ADVANCE REVIEW: Skeleton Key Color Special (one-shot)A comic review article by: Zack Davisson
ADVANCE REVIEW! Skeleton Key Color Special will go on sale Wednesday, May 2, 2012.
Dark Horse is doing the world a favor by bringing back some of the best of the late-'90s black-and-white independent comics boom. First we saw the return of Milk and Cheese in the pages of Dark Horse Presents. And now Skeleton Key.
This is the first issue of Skeleton Key in over a decade, and the first issue in color. Skeleton Key, by British creator Andi Watson, saw its first issue back in 1995, published by Slave Labor Graphics who coincidentally published Milk and Cheese. For those not around back then, the mid-to-late '90s was a good time for independent black-and-white comics. Along with the familiar titles the shelves where decorated with titles like Strange Attractors, Bone, Akiko and Strangers in Paradise, luring even the most hardcore fanboy away from mainstay superheroes. Skeleton Key ran for 30 issues in the regular series with a few odds and ends published along the way.
The story of Skeleton Key is about a Canadian high school girl Tamsin who finds a magical key that can unlock doors of reality. She teams up with Kitsune, a magical fox girl straight from Japanese mythology, and the two roam about alternate worlds having adventures. The titular Skeleton Key can take them anywhere, and they are eternally popping out in the most peculiar places.
I always loved Skeleton Key. It was lighthearted and fun, well drawn, and had a mirthful storytelling style that I hadn’t seen before. At the time Watson was lumped in with "manga influenced artists," mainly because of the Kitsune, but his stories and art are unique and derivative of no one but Watson himself. It was the kind of comic that just made you feel better about the world after reading it, a dose of pure fantasy and sunshine.
Getting to read new Skeleton Key stories after so many years Is a pure delight. I was surprised at the art at first, because Watson’s style has changed dramatically. Skeleton Key was always loosely drawn, but now Tamsin has been devolved into a Charlie Brown-style round-headed kid that matches her Billy Batson eyes. In the age of slick, computer-assisted art Watson has gone the other way; he lets his artist’s marks show through and the comic has the feel of a refined sketch. But whatever the style Watson’s art is a joy and damn fun to look at.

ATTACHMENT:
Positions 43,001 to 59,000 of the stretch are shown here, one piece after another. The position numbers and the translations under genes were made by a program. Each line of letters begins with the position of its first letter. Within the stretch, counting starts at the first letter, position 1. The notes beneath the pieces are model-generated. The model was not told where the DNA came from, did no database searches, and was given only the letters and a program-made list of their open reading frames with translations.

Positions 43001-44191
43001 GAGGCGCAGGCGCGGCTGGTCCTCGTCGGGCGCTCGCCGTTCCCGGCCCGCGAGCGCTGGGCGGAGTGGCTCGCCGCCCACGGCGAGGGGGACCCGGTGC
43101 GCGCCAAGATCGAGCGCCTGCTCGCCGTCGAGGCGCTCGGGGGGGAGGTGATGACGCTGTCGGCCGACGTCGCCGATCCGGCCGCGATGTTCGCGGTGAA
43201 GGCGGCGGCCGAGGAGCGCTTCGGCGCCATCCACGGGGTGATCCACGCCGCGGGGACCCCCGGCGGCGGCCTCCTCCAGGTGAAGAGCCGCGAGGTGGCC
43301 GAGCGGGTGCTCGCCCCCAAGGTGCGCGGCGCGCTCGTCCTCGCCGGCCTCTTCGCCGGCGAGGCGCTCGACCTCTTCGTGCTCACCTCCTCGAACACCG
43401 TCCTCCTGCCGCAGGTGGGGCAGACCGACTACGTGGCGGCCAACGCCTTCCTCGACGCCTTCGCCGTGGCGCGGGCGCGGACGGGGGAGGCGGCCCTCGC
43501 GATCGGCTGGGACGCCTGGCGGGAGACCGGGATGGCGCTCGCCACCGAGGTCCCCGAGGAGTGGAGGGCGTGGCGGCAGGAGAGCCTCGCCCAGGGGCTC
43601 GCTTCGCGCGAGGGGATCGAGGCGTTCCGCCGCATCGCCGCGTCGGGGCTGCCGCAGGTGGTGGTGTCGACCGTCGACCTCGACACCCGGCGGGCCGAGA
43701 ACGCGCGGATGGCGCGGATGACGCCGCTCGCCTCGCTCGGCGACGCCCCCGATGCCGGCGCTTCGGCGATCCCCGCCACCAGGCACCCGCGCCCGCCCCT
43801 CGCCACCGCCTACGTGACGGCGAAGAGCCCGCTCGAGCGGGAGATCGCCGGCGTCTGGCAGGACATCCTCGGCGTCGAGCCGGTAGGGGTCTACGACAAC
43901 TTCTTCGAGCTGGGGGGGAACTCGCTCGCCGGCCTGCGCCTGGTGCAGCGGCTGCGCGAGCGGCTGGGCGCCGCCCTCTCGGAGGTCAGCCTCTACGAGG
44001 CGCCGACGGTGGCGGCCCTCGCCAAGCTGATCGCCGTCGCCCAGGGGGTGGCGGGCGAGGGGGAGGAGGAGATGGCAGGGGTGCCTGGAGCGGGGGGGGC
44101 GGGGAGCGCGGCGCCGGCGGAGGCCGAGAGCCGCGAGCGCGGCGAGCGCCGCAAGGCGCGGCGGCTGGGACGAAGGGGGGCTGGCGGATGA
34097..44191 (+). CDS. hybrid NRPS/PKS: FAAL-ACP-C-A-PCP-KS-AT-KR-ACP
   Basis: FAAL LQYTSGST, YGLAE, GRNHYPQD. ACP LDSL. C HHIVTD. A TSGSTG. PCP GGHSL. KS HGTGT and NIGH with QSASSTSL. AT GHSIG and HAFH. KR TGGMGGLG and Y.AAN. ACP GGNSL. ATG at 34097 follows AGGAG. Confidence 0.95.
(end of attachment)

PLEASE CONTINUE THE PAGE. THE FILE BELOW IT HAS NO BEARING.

This one-short from Dark Horse has the three short stories -- Dead Can’t Dance, Room Service, and Lost Property -- that originally appeared in Dark Horse Presents #5, 6, and 7. The only new material is a sketchbook from Watson that appears in the back. All three stories are brilliant, and everything I love about Skeleton Key is there.
And while I enjoyed seeing them collected, I have to say this issue would be a poor jumping-on point for new fans. A brief recap of the story and characters would have been appreciated, maybe something as simple as a splash page of Tamslin and Kitsune introducing themselves. Even though I read Skeleton Key before, it has been over ten years and I would have appreciated a refresher as well. I am glad to see a new issue of Skeleton Key on the stands, but it seems like this was a missed chance from Watson and Dark Horse.
Zack Davisson is a freelance writer and life-long comics fan. He owned a comic shop in Seattle during the '90s, during which time he had the glorious (and unpaid) gig as pop-culture expert for NPR. He has lived in three countries, has degrees in Fine Art and Japanese Studies, and has been a contributing writer to magazines like Japanzine and Kansai Time-Out. He currently lives in Seattle, WA with his wife Miyuki. You can catch more of Zack’s reviews on his blog Japan Reviewed or read his translations of Japanese ghost stories on Hyakumonogatari Kaidankai.